If an internet auction goes sour, think twice before posting abuse about the seller - legal experts say you could be sued for defamation.

The warning follows a $21,000 lawsuit in the United States after a disgruntled buyer left negative feedback on a seller's eBay account.

Kiwi lawyers said the principles of defamation are similar in New Zealand and the US and such action could happen here.

"The law is no different if someone writes it it online or in a newspaper," said William Akel of law firm Simpson Grierson.

"Text messages, emails can all be used to defame someone."

About 215,000 pieces of feedback are left on Trade Me each week. About 15 are referred to staff and two complaints upheld after investigations.

A spokesman said the company wasn't aware of any complaints making it to the courts but kept a "trail of who said what to who" - just in case.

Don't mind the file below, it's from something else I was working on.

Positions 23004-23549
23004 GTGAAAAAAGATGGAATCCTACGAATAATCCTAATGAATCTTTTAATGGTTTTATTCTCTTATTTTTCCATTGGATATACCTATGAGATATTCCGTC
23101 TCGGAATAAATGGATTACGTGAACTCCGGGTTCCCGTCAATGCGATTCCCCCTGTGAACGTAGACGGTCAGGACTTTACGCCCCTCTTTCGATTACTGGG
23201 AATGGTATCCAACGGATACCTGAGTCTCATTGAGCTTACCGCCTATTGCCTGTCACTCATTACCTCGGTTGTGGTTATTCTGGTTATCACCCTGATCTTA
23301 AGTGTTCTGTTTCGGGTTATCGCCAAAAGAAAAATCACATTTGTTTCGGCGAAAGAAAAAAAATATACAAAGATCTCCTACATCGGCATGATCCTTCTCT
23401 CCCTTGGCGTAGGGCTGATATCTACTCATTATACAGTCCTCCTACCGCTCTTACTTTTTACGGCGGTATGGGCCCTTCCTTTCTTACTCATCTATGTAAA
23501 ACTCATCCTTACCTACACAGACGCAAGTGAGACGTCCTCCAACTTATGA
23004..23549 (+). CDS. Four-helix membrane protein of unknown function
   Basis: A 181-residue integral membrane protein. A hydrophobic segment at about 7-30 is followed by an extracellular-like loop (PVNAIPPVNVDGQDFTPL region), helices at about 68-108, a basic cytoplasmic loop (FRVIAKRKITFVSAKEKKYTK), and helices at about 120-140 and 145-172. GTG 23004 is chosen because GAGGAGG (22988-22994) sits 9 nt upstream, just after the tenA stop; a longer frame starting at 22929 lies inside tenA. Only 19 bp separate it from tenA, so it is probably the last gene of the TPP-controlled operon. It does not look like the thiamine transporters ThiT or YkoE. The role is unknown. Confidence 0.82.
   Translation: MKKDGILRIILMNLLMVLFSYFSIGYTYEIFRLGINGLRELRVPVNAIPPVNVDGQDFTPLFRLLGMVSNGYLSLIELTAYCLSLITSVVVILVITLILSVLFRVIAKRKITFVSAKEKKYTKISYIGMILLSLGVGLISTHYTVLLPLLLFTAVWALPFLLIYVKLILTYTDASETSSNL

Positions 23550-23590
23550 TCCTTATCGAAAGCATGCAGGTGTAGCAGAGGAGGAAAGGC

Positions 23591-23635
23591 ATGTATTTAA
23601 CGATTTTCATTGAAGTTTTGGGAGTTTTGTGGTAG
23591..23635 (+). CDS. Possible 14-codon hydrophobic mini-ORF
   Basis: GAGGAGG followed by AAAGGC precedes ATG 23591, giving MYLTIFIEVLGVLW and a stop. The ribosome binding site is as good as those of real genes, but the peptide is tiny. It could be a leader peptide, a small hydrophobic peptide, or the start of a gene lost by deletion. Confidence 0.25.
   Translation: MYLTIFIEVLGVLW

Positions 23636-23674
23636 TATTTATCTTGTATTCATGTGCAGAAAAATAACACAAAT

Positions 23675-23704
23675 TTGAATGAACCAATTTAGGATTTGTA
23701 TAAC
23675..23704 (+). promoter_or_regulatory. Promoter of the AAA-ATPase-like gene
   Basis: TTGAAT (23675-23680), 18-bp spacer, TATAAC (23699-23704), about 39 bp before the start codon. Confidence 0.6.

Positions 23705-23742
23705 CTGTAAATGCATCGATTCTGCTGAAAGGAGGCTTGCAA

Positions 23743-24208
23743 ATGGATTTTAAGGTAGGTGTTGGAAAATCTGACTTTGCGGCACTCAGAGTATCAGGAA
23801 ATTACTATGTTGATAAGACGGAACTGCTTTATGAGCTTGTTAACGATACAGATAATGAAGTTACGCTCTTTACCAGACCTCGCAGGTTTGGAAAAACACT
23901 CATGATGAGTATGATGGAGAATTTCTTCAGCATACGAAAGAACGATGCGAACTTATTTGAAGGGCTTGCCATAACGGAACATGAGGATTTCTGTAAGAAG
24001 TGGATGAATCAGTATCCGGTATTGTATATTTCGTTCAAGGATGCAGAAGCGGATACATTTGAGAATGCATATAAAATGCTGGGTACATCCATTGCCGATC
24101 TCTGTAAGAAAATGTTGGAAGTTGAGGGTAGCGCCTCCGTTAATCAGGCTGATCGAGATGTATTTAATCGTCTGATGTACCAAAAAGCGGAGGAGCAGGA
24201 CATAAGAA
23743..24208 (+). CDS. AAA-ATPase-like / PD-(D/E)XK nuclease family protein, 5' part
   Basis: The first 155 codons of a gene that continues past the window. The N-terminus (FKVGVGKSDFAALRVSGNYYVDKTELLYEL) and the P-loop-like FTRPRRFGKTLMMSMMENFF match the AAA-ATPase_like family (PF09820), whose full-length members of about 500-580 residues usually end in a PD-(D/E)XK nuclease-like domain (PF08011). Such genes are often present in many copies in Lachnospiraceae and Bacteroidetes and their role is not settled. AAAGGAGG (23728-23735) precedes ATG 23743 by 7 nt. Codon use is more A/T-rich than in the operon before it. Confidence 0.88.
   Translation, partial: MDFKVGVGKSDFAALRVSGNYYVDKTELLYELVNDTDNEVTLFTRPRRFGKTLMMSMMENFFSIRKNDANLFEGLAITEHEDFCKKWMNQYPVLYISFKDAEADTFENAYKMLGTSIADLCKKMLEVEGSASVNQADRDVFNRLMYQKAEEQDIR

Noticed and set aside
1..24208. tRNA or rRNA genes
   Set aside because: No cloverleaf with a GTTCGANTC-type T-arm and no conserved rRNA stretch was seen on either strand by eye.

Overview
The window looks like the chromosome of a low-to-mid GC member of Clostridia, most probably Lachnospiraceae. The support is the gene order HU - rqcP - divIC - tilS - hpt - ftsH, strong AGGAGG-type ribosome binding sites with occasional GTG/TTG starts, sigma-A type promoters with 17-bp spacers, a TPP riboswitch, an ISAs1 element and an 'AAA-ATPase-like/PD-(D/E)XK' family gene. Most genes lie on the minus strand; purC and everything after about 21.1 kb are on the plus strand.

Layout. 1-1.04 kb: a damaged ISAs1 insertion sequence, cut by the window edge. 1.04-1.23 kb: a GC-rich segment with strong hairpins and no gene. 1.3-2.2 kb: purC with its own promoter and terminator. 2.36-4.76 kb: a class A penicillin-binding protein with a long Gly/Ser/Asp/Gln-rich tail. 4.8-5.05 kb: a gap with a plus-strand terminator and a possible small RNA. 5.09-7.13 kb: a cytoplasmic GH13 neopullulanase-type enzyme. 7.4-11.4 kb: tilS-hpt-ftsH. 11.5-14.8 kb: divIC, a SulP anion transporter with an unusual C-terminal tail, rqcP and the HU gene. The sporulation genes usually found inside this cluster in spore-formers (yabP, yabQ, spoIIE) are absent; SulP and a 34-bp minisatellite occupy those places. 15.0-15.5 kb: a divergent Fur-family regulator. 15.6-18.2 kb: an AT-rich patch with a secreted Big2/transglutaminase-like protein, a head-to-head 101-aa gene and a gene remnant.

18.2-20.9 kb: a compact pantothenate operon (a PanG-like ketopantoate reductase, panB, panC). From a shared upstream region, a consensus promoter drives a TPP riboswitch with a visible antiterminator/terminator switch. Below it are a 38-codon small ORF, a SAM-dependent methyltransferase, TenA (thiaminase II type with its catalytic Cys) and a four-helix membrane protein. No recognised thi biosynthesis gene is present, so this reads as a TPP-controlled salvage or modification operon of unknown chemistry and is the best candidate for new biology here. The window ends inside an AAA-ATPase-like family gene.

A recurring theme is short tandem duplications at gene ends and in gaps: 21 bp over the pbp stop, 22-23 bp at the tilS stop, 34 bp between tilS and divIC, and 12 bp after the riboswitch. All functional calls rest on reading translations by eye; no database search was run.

A survey of Trade Me feedback revealed a string of comments lawyers said could be defamatory, from the relatively benign "trader is not honest", to the more extreme, such as "What a freakin fruit loop".

While it might be possible to take a lawsuit, David Campbell from Campbell Law said such a move was unlikely to become commonplace.

"People get away with an awful lot online and it's been going on for a while but I haven't seen a flood of complaints. We don't live in a litigious environment."

Victoria University defamation expert Professor Bill Atkin said the online community should remember "the wisest course is often the cautious one".

"I think many of the things people say on Trade Me, blogs, Twitter, Facebook, could be defamatory."

Trade Me has a policing team working around the clock to stop a range of offences, including offensive feedback.

It also has a Community Watch service, allowing members to fast-track concerns and which carries information about its feedback policy.

The company also lets people know that they can be held legally responsible for damage to a trader's reputation, and that it's important to ensure feedback is factual.

What is defamation?

A defamatory statement is one that tends to lower the person in the estimation of right-thinking members of society, or which tends to cause him or her to be shunned or avoided, or which tends to cause a person to be exposed to hatred, contempt or ridicule, or which is a false statement about a person to his or her discredit.

Source: Bell Gully